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Peripheral arterial disease (PAD), also known as claudication, poor circulation, vascular disease, or hardening of arteries, is a chronic, life-threatening circulatory condition.
This chronic clinical condition affects nearly 20 million Americans and an estimated 200,000 patients suffer from amputations every year. PAD disproportionately affects minorities.
The primary cause of PAD is atherosclerosis, or the buildup of plaque in the arteries. PAD causes narrowing or blockage of the vessels that carry blood from the heart to the legs. If PAD is not treated, blockages may continue to grow and restrict, or even completely block, blood flow. Left untreated, PAD complications could result in amputation of an affected limb. PAD patients are also at greater risk for heart attack and stroke
“By increasing PAD awareness in our MetroHealth community, we hope to reduce avoidable amputations every year,” says vascular surgeon and PAD expert James Persky, MD. “We hope to provide enhanced access to our services and treatments because we want to be part of the solution to improve patient’s quality of life, reduce care costs and prevent limb loss.”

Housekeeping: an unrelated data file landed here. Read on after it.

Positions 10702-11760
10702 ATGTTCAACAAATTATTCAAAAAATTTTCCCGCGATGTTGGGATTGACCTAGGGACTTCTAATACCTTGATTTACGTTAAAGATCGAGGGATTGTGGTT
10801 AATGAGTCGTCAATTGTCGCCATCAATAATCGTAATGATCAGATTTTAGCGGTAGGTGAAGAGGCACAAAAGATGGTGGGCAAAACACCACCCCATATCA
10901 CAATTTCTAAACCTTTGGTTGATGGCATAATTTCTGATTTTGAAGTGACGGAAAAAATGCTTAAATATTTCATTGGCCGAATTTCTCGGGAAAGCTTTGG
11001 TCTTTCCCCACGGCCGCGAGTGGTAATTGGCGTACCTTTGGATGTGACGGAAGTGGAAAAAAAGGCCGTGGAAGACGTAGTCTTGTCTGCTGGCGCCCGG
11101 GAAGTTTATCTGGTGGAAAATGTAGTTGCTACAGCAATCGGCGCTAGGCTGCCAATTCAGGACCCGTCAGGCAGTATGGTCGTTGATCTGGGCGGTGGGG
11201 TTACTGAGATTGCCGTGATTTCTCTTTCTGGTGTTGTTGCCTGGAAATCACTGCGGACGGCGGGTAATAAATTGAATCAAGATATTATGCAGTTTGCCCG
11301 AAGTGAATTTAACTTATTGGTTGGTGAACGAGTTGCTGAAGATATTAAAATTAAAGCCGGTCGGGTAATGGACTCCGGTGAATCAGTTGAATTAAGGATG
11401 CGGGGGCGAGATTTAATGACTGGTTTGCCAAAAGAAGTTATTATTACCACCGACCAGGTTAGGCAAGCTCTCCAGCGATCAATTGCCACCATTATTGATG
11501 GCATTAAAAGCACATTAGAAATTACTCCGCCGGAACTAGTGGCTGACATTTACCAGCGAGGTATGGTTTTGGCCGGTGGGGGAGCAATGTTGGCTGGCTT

Generally speaking, vascular surgery has changed the treatment paradigm for vascular disease, relying more on minimally invasive procedures (balloon angioplasty & stenting) than open bypasses. This approach lessens the surgical trauma to the patient and minimizes the hospital length of stay.
Blockages can restrict blood flow to the muscles, causing muscle cramps, tightness or weakness, especially during activity. In the early stages of PAD, patients may not experience any symptoms, Dr. Persky said.
Common symptoms include:
Who is at Risk?
According to the Centers for Disease Control and Prevention (CDC), risk factors for PAD are:
If you have symptoms of PAD, or if you have questions, please contact the division of vascular surgery at 216-778-4811.